I am thrilled to introduce you to Lisa Kretz, ITN’s August Featured Artist. Lisa grabbed our attention for a number of reasons such as, she creates beautiful pieces of work, her focus is on nature and Lisa uses materials from nature and recycled materials as her medium. Today Lisa shares some examples from her Glassterpieces series, we hope you enjoy them as much as we do.
Glassterpieces and other Eco-Adventures
A New Art Series by Lisa Kretz
Nothing in nature is waste. The natural world works cyclically. Humans, however, generate an increasingly startling amount of waste. Modern society is operating on a linear model with massive manufacturing at one end, massive consumption in the middle, and massive waste at the other end. Lisa Kretz, an environmentalist and artist, got to a point where she couldn’t generate any more waste in the form of plastics (acrylic paints) on canvas. There is, after all, an island more than twice the size of Texas composed of plastics floating in the North Pacific Gyre. Noticing that ‘First world’ society’s addiction to plastic kills not only fish, birds and turtles, but consequently harms humans as well, Kretz ceased using acrylics and started collecting human waste from natural environments to use as her medium. Glassterpieces and other Eco-Adventures is the result.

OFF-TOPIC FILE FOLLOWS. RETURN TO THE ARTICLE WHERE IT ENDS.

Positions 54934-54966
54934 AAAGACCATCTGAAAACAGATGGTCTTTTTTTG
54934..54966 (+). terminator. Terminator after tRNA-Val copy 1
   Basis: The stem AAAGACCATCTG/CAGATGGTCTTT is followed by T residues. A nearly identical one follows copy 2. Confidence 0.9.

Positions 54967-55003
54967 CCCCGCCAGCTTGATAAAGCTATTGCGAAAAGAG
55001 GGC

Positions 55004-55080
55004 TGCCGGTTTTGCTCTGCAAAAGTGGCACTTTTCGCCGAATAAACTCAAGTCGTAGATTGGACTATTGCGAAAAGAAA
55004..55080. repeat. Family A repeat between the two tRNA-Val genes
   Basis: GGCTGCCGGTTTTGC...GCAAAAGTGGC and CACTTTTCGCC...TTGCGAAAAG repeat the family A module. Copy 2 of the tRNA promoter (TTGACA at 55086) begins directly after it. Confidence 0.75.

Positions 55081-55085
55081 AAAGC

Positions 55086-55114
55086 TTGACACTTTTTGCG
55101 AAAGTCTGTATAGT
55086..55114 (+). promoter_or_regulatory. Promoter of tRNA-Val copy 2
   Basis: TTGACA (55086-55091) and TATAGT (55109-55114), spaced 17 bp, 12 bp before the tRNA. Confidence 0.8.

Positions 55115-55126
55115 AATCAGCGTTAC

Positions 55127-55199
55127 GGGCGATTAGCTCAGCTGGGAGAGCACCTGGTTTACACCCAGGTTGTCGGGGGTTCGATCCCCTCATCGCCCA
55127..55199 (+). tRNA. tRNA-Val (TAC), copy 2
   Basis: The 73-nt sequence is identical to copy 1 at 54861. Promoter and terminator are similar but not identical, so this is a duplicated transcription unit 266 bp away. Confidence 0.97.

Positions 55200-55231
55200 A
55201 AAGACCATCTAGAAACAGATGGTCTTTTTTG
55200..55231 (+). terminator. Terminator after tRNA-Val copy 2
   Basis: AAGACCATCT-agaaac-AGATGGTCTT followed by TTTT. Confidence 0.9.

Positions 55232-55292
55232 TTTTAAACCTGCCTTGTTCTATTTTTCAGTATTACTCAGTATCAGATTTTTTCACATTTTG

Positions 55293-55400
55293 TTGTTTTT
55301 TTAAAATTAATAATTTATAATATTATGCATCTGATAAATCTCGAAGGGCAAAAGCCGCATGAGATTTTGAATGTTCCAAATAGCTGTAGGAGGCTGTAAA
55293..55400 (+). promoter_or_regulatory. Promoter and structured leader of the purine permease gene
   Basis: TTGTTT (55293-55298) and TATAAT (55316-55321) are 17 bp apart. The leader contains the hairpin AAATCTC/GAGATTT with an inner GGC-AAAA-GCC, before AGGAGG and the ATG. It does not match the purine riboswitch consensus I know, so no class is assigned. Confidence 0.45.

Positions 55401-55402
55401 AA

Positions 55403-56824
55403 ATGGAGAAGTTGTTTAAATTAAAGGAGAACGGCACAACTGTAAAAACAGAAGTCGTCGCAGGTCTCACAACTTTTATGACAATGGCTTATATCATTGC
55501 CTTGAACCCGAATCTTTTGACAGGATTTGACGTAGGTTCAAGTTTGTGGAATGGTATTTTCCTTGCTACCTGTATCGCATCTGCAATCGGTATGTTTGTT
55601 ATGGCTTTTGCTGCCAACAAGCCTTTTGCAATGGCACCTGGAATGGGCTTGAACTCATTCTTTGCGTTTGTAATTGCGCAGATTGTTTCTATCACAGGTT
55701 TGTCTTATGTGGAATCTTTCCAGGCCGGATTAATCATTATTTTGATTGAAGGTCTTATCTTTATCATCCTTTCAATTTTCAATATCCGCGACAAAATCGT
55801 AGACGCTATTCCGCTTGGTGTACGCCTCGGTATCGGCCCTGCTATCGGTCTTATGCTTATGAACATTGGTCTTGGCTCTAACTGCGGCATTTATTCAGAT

In the space between the public and personal, my work tells the story of an unfolding epistemology. Through the lens of my own emotional, psychological, and embodied narrative I grapple with the weight of one of the most politically pressing issues of our time – the global ecological catastrophe that ‘First world’ nations contribute so substantially to. Mine is a story of heartbreak and remembering – of a simple stripped down love of trees and water, lakes and sea shores. In the attempt to bring my art practice in line with my ethics I have begun using recycled found objects as well as waste, such as the discarded pieces of glass littering the shorelines of Lake Ontario. As much a part of the work as the final pieces, the meditative act of collecting what has become my medium encourages a slow pace and a careful eye amidst the quickly disappearing green spaces and waters of my youth. Patient creation is demanded, each piece growing organically with the day’s findings. The mosaics I have generated journal a year in communion with nature.
Lisa received her Honours undergraduate degree in Visual Arts and Philosophy as well as her teaching degree from the University of Western Ontario, her Masters degree in Philosophy with a focus on Environmental Aesthetics from the University of Alberta, and her doctoral degree with a focus on Environmental Philosophy, Ethics, and Oppression/Feminist theory from Dalhousie University in Halifax. She currently works at Brock University for the not-for-profit organization the Ontario Public Interest Research Group.
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